Are You Liable for Your Dog’s Barking?
What You Don’t Know About Negligence May Surprise You
On August 5, 2013, in Adams County, Colorado, an eight-year-old boy was hit by a van while fleeing two barking pit bulls. The pit bull owner was not held responsible for the boy’s injuries. These facts illustrate an important and often misunderstood limitation on negligence claims: legal duty.
Many people may believe that, if you are injured, there must be someone you can hold responsible. That isn’t always the case.
Here, two young boys were walking on a public sidewalk to a local playground. As they passed a particular house, two pit bulls charged at them, barking. The pit bulls also jumped against the chain link fence, attempting to get to them. The fence held, but the boys were terrified. They ran away from the pit bulls and onto the street.
Unfortunately, a van was driving down the street and hit one of the boys. That boy was seriously injured.
A person might suppose that the boy’s parents could collect damages from the pit bull owner due to his dogs’ behavior. That is not the case, under a recent, Division I, Court of Appeals’ decision titled Lopez v. Trujillo (for the full text of the opinion, see Google Scholar). The court held the owner had no responsibility for the child’s injury.
Surprised? The case hinged on negligence and the requirements to prove it. Negligence is a tort—essentially, a civil “crime.” Whereas a crime involves the state pursuing someone who violated criminal law, a tort is a victim pursuing someone who committed a civil wrong. Negligence is one type of civil wrong.
What is negligence? Put simply, negligence is being careless. If I own a restaurant and, after mopping the floors (which are now wet and slippery), I fail to put signs warning of the slippery condition, I am being careless. If a person slips and falls on that floor, I could be legally responsible under negligence for that person’s injuries.
Similarly, if while mopping the floor, a restaurant employee starts to goof off, swinging the mop in the air like a sword and accidentally hitting a customer, the restaurant owner (because she or he is responsible for her or his employee) is likely legally (and thus financially) responsible for that customer’s injuries. Again, this is careless behavior—negligence.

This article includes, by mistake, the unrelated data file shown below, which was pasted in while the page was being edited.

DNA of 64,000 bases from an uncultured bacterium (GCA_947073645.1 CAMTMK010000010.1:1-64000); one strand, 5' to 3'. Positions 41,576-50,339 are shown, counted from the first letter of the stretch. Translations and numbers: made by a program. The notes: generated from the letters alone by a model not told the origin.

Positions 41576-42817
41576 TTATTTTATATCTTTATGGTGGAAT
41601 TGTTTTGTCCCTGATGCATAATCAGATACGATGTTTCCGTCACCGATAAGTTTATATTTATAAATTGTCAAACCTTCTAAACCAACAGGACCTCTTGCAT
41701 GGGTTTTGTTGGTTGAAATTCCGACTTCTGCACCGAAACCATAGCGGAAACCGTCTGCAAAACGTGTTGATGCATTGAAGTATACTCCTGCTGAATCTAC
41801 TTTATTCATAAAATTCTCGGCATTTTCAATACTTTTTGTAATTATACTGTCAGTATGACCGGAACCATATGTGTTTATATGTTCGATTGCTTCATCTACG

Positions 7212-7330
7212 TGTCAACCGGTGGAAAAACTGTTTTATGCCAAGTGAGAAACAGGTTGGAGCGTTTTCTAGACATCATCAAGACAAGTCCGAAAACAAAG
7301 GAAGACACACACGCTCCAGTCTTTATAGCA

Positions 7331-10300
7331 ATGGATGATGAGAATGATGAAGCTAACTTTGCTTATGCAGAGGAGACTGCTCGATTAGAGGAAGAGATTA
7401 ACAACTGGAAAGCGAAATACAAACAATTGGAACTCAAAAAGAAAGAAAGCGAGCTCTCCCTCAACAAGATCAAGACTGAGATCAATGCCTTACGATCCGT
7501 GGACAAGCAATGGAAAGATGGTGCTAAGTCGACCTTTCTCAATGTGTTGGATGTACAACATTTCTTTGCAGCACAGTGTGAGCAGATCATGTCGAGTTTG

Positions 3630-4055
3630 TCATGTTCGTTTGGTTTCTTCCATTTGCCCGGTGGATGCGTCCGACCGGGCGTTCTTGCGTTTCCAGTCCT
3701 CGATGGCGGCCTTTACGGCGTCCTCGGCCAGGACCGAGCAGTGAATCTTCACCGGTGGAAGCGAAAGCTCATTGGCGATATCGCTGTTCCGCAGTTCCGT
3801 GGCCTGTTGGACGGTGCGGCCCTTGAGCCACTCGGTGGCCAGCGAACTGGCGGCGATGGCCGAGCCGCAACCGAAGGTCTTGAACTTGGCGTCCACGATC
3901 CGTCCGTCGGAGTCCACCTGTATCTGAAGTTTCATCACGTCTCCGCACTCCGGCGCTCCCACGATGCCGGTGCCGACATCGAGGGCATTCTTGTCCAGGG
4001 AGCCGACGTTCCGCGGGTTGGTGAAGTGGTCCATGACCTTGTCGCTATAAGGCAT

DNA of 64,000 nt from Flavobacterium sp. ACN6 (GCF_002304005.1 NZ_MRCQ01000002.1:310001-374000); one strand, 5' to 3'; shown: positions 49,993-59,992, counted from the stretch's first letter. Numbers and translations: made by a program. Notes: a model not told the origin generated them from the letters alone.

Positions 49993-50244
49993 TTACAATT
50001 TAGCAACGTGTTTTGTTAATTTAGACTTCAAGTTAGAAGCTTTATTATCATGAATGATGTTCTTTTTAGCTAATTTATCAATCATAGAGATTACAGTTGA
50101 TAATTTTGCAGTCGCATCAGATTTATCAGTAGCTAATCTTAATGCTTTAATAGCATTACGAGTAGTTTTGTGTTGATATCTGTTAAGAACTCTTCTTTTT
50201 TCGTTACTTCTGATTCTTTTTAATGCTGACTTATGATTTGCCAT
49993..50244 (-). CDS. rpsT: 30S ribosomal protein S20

One could argue that an owner allowing his pit bulls to bark at and charge towards people walking on a public sidewalk is very careless of the owner. Although pit bulls have earned an undeserved reputation as an inherently violent breed, they are physically powerful dogs which, under the care of bad owners, can be very dangerous animals.
Is it “right” for someone to terrorize the neighborhood with barking, aggressive dogs? Does that seem wrong? Regardless, the question is whether the law recognizes a duty of a dog owner to prevent his or her dog from terrorizing people in public spaces when the dog is still restrained on private property.
The court determined the dog owner was not responsible. An owner, by allowing his dogs to bark and charge against a fence after people on the sidewalk, is not legally responsible for injury to a pedestrian caused by the pedestrian’s fearful response.
To better understand the court’s reasoning, we must turn to the law of negligence. Negligence requires proof that:
- An individual had a duty to the victim.
- That individual breached that duty by acting or failing to act—that is, the individual was careless.
- The victim was injured. AND
- That injury was caused by the individual’s carelessness.
If a pit bull knocked down a shoddily-constructed fence and attacked a pedestrian, the law is clear: the pit bull’s owner had a duty to restrain his dog and failed to take reasonable steps to do so. There, the owner would have failed his legally-recognized duty to build or maintain a fence or use another restraint to prevent his dog from attacking the pedestrian. Thus, the owner would be liable for the pedestrian’s injuries.
In Lopez, the case hinged on whether the pit bulls’ owner had a legal duty to prevent his pit bulls from charging at passersby, barking, and jumping against the fence. The court concluded there is no legal duty to prevent that.
Since there was no legal duty to stop or prevent the dogs’ conduct in Lopez, the owner was not negligent for allowing that conduct.
As a result, the terrified eight-year-old boy, who ran from the angry dogs into traffic, could not recover money for his injury from the failure of the pit bulls’ owner to prevent his dogs from charging passersby.
Whether determining your liability and obligations as a dog owner, or considering pursing litigation as a victim of a dog attack, it is important to fully understand your legal rights. This requires keeping up to date with new statutes, regulations, and court opinions—as they routinely alter, expand, or reduce the responsibilities of pet owner